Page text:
"We who weren't there cannot and may not forget. The numbers engraved on the arms in Auschwitz are engraved on each of our souls," said Israel's Justice Minister Tzipi Livni, who accompanied her father-in-law, himself a survivor of Mauthausen, on the pilgrimage.
"I came today as justice minister of the Jewish state to say together with you "never again"," Livni told the international crowd.
"It is not for us that we do not want the world to forget, it is for the future of mankind."
The 68th anniversary of the camp's liberation by the US army coincided with the inauguration of a new visitor centre at Mauthausen, and was marked by a large ceremony attended by the presidents of Poland and Hungary, Bronislaw Komorowski and Janos Ader, Serbian Prime Minister Ivica Dacic and Russian State Duma speaker Sergei Naryshkin.
Some 30 survivors of Mauthausen, some wearing the striped caps that were part of the uniform given to inmates of the Nazi concentration camps, also took part in the ceremony.
In a moving moment, they deposited pictures and testimonies in a time capsule that will become part of the new exhibit, as their harrowing stories were read out to the public.
Livni walks in front of World War II monument (Photo: AFP)
"This is the right moment and the right place to make an urgent appeal to all who are in a position of authority in Europe to learn from our tragic past and confront each and every form of racism or anti-Semitism: decidedly, consistently and clearly," Austrian President Heinz Fischer urged.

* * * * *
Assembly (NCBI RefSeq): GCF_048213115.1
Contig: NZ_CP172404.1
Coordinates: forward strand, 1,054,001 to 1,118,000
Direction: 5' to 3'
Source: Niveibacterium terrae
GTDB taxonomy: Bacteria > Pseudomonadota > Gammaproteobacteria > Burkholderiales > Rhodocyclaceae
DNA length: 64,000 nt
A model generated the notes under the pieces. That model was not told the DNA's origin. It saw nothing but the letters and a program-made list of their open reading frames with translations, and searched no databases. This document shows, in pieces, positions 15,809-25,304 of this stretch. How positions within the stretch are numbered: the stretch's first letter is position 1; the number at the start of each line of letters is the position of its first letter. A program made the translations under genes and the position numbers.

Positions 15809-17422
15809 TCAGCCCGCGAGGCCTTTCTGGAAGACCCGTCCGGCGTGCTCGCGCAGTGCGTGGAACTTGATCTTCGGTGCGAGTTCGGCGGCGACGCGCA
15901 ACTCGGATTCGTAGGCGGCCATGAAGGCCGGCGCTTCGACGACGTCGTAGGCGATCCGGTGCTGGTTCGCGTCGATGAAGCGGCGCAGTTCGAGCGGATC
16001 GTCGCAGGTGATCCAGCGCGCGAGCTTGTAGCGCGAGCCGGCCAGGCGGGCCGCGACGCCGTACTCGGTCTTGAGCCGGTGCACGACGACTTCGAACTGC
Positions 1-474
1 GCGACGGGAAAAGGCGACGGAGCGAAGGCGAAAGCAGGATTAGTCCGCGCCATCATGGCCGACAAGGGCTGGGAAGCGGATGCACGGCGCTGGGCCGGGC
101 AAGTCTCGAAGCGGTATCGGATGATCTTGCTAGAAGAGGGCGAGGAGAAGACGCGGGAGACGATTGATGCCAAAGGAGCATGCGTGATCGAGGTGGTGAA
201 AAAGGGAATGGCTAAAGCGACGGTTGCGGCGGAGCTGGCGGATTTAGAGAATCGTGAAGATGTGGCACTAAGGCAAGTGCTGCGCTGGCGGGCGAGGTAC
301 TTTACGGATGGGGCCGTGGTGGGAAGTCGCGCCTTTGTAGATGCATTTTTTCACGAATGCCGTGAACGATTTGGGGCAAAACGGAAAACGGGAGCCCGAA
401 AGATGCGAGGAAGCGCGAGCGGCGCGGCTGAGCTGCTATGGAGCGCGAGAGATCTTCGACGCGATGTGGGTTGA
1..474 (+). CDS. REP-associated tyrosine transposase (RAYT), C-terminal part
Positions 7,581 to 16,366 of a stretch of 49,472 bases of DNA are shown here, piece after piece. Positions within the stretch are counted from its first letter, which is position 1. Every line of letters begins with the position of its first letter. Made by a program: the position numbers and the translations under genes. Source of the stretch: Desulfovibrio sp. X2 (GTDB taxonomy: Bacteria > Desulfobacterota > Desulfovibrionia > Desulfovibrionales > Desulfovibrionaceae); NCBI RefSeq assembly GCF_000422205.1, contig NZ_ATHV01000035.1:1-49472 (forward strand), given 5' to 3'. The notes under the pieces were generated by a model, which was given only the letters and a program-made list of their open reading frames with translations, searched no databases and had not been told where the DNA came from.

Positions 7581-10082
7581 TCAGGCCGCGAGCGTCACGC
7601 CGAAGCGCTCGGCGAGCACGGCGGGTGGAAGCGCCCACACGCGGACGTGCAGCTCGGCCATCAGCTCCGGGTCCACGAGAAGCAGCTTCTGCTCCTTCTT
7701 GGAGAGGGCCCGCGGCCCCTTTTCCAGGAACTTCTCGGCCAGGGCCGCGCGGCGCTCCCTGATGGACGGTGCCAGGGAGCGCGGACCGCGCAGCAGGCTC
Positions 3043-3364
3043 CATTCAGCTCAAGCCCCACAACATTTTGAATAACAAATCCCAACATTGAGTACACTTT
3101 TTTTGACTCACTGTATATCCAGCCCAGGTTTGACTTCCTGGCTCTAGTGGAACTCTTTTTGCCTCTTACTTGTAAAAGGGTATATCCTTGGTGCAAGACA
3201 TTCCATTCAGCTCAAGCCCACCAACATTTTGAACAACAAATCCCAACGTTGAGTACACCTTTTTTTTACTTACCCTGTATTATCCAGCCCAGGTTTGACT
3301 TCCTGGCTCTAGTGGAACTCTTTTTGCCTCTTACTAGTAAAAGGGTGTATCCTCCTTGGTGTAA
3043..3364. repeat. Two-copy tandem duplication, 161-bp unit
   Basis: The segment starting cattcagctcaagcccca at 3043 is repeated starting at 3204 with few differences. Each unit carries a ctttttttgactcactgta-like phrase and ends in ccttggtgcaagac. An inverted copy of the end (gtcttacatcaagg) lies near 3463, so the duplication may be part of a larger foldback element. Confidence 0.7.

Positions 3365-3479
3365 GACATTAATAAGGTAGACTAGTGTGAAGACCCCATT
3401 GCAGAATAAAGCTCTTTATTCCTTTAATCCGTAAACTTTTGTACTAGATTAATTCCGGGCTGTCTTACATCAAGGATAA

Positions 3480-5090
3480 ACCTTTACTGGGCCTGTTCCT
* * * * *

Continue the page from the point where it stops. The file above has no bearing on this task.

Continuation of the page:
"That's the minimum that should come out of this day."
'We must wake up'
David Harris, head of the American Jewish Committee, also sounded words of warning, pointing to rising anti-Semitism in Europe and the presence in a few parliaments of xenophobic or anti-Semitic parties.
"We must wake up. The words 'never again' must apply not just on commemorative events but must apply 24 hours a day, seven days a week," he urged.
"We each have a responsibility to ensure the words 'never again' truly mean 'never again'. Not for the targets of Mauthausen, not for the Jewish people, not for any people.
"Then we can hand off to the next generation a more perfect and just world," he said.
Some 200,000 people from 40 nations – around a quarter of them Jewish, but also Soviet civilians and 7,000 Republican Spaniards – were incarcerated between 1938 and 1945 at Mauthausen, a stone fortress set in rolling hills next to the Danube.
Around 90,000 didn't make it, perishing in back-breaking labor in granite quarries from malnourishment, disease – or shot by the guards, hanged, throttled, beaten to a pulp or gassed.